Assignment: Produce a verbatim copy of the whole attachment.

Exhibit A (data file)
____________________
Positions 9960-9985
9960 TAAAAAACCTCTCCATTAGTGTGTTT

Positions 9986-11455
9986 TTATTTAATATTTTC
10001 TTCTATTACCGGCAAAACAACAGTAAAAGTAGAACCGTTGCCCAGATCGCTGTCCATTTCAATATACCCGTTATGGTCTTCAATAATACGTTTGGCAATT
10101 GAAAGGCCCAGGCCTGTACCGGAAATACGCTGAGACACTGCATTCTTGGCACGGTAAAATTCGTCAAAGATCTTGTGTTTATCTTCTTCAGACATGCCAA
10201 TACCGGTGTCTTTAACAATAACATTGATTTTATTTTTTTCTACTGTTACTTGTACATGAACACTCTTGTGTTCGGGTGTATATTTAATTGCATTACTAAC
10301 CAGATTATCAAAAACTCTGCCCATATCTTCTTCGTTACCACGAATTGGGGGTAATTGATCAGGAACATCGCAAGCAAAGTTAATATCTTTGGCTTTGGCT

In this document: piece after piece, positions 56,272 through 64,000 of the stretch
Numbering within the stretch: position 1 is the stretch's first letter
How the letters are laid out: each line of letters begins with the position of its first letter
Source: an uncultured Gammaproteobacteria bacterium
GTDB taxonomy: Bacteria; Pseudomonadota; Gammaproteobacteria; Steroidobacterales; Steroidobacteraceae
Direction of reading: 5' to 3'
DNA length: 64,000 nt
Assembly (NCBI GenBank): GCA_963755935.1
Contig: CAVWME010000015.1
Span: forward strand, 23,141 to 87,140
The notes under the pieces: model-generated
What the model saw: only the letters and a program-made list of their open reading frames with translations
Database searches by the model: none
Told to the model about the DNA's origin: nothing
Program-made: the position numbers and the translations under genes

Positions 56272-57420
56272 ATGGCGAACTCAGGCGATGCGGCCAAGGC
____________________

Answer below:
Positions 9960-9985
9960 TAAAAAACCTCTCCATTAGTGTGTTT

Positions 9986-11455
9986 TTATTTAATATTTTC
10001 TTCTATTACCGGCAAAACAACAGTAAAAGTAGAACCGTTGCCCAGATCGCTGTCCATTTCAATATACCCGTTATGGTCTTCAATAATACGTTTGGCAATT
10101 GAAAGGCCCAGGCCTGTACCGGAAATACGCTGAGACACTGCATTCTTGGCACGGTAAAATTCGTCAAAGATCTTGTGTTTATCTTCTTCAGACATGCCAA
10201 TACCGGTGTCTTTAACAATAACATTGATTTTATTTTTTTCTACTGTTACTTGTACATGAACACTCTTGTGTTCGGGTGTATATTTAATTGCATTACTAAC
10301 CAGATTATCAAAAACTCTGCCCATATCTTCTTCGTTACCACGAATTGGGGGTAATTGATCAGGAACATCGCAAGCAAAGTTAATATCTTTGGCTTTGGCT

In this document: piece after piece, positions 56,272 through 64,000 of the stretch
Numbering within the stretch: position 1 is the stretch's first letter
How the letters are laid out: each line of letters begins with the position of its first letter
Source: an uncultured Gammaproteobacteria bacterium
GTDB taxonomy: Bacteria; Pseudomonadota; Gammaproteobacteria; Steroidobacterales; Steroidobacteraceae
Direction of reading: 5' to 3'
DNA length: 64,000 nt
Assembly (NCBI GenBank): GCA_963755935.1
Contig: CAVWME010000015.1
Span: forward strand, 23,141 to 87,140
The notes under the pieces: model-generated
What the model saw: only the letters and a program-made list of their open reading frames with translations
Database searches by the model: none
Told to the model about the DNA's origin: nothing
Program-made: the position numbers and the translations under genes

Positions 56272-57420
56272 ATGGCGAACTCAGGCGATGCGGCCAAGGC